Repetitive or Predictable Texts

When I was a kindergarten teacher, I used to read Mrs. Wishy-Washy by Joy Cowley on the first day of school each year. The story is about the animals on Mrs. Wishy-Washy’s farm finding the ‘lovely mud’ and becoming covered with the brown mixture.  Mrs. Wishy-Washy proceeds to wash the animals in a large tub.  During the washing action, the text repeats, “wishy-washy, wishy-washy.” I read this story on the first day so that the children can instantly participate in the reading of a story. I wanted each child to feel successful and excited about the possibility of becoming a reader. I once had a mother report that her child came home that day and said, “Mom, I have only been in kindergarten one day and I can already read!”

The story of Mrs. Wishy-Washy is an example of what is called a “predictable text” or a “repetitive text.” A predictable text contains repetitive phrases that appear in the story over and over again. Besides the wonderful stories currently in circulation, many of our traditional literature or fairytales are predictable texts. Think of the repetitive lines that you hear in the following stories:

  • The Three Pigs (I’ll huff and I’ll puff…)
  • The Little Red Hen (“Not I,” said the cow; “Not I,” said the dog…)
  • Jack and the Beanstalk (Fee, Fi, Fo Fum…)
  • Rapunzel (Rapunzel, Rapunzel, let down your hair…)

I don’t think that many adults who read these predictable stories to children realize how critical they are to the development of good readers. Predictable books have rhyming or repetitive word patterns, familiar concepts and simple story lines.

When children are pre-readers and beginning readers, adults should continually model for the future reader how the reading process works. Predictable books can be a vital part of this modeling, without necessarily instructing the child in these skills. Predictable books are excellent examples and provide support in the following ways:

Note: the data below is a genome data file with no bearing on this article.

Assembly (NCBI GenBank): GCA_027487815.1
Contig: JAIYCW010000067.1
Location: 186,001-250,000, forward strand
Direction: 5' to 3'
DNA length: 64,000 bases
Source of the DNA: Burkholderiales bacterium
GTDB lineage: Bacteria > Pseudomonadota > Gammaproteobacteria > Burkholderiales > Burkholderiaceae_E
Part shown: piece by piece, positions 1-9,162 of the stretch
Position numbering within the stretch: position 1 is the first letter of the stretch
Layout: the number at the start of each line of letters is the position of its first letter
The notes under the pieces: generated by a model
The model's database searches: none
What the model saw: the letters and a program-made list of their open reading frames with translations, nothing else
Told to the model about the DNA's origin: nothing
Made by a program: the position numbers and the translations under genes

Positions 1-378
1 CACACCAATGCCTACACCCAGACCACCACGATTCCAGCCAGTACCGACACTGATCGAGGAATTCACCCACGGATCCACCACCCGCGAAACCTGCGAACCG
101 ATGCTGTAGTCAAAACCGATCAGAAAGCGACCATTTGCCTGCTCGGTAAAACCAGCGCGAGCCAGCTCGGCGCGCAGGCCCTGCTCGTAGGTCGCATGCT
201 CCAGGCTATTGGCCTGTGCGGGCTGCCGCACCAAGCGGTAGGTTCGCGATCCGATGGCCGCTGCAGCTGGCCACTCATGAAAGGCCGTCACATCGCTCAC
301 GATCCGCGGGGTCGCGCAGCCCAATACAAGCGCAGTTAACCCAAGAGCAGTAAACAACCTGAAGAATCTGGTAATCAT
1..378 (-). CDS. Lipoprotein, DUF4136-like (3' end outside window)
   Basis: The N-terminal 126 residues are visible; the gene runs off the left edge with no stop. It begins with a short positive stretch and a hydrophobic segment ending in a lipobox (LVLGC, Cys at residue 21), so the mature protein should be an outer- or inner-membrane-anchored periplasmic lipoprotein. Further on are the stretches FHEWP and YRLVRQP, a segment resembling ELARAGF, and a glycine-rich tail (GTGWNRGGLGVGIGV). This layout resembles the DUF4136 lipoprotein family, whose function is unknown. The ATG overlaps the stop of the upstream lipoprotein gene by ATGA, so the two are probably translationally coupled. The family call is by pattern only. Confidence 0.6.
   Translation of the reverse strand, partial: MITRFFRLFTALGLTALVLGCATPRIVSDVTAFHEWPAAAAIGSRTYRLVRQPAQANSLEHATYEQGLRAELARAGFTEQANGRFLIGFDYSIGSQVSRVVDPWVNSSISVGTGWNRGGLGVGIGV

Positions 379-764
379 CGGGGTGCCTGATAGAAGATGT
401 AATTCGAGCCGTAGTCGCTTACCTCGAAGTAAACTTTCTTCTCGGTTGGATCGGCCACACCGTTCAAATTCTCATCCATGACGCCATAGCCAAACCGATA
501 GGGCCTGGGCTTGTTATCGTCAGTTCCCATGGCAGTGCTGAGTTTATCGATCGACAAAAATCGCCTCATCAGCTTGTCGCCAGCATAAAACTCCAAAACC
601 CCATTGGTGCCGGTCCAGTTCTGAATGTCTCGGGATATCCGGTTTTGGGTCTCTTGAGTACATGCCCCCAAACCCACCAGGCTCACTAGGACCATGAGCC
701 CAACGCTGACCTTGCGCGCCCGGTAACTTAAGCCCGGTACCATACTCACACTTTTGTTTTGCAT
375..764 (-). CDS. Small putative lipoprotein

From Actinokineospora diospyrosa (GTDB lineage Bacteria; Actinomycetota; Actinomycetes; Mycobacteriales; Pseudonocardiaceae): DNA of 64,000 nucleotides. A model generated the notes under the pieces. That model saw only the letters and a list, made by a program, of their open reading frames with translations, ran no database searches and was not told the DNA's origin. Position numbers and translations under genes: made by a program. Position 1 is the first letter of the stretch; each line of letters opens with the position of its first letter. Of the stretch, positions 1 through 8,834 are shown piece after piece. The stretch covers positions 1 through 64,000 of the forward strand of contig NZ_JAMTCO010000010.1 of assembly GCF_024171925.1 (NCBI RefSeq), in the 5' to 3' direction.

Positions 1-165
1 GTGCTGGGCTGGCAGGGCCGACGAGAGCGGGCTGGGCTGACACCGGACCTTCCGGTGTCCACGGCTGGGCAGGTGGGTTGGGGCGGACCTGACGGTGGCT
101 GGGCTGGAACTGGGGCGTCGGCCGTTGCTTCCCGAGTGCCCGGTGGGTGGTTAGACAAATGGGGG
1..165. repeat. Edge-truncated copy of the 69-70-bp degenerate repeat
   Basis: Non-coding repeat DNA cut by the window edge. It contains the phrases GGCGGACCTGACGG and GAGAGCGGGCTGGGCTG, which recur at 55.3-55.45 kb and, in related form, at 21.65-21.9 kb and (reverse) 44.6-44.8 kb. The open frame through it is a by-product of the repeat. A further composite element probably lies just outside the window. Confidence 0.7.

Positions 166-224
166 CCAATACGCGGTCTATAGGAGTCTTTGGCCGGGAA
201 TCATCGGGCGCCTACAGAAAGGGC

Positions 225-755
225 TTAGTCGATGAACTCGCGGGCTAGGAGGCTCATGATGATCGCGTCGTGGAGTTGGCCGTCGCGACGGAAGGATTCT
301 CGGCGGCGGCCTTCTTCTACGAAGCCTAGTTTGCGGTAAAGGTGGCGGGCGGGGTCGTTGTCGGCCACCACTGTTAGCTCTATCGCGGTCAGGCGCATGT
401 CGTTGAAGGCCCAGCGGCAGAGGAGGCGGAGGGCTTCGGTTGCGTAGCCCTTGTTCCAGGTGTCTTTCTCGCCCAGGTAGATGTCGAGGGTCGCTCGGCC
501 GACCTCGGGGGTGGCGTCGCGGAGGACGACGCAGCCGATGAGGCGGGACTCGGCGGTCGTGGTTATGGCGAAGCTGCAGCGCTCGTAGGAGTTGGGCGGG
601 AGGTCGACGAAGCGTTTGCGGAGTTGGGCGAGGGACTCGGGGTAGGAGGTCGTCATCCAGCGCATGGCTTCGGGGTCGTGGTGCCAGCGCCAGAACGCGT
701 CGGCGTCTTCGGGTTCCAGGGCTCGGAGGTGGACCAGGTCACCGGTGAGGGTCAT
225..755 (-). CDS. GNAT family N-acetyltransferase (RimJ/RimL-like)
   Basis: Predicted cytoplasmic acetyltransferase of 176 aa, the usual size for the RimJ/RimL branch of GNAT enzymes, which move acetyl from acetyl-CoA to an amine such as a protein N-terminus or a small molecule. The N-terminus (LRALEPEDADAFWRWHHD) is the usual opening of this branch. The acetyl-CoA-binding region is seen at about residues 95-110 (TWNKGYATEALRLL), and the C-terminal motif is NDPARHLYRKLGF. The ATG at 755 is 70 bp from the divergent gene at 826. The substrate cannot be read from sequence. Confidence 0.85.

• The text and illustrations enable children to anticipate words, phrases or events.
  • Predictable books can be stepping stones in the reading developmental process because they are engaging and interesting to young children. The listener can also participate in the reading.
  • Repetitive phrases can help children follow storylines and more fully understand the sequence in a story.
  • Predictable books have wonderful story patterns that help the reader deliver the story with fluency and rhythm.

I have found that predictable texts are essential examples of the reading process for struggling readers, as well. A child who is having difficulty decoding words and reading sentences smoothly would benefit from predictable books.  As a listener, he is able to hear the rhythm of fluent reading. As a reader, there will be repeated words that may simplify the decoding process.

Sometimes a book will have a repeated line that is not part of the rhythm of the story but occurs often. These repeated statements or questions can be invaluable to the new or struggling reader. Pick up the latest book by Philip C. Stead, called, Bear Has a Story to Tell, and listen to the bear repeat the same question to all of his animal friends, “Would you like to hear a story?” Great stories that become teaching tools are still being published, probably now more than ever.

Dr. Seuss Books, set of 8 (BKSETE) – click photo for more information

In addition to the books listed above, you may also want to pick up these books with repetitive text:

  • Bark George by Jules Feiffer
  • Oh No, George! By Chris Haughton
  • The Gruffalo by Julia Donaldson
  • Millions of Cats by Wanda Ga’g
  • What Was I Scared Of? (in The Sneeches) by Dr. Seuss
  • Hop on Pop! or One Fish, Two Fish, Red Fish, Blue Fish by Dr. Seuss
  • Click, Clack, Moo, Cows that Type by Doreen Cronin
  • There Was an Old Lady Who Swallowed a Trout! By Teri Sloat

Developing Predicting Skills

I appreciated the comments to the last blog post. It is evident that there needs to be a strong concentration of pre-reading and reading activities for children in early childhood settings. As I stated in one of my answers to the comments in the last post, I think many of our struggling readers were left behind because of poor instruction and lack of developmental strategies.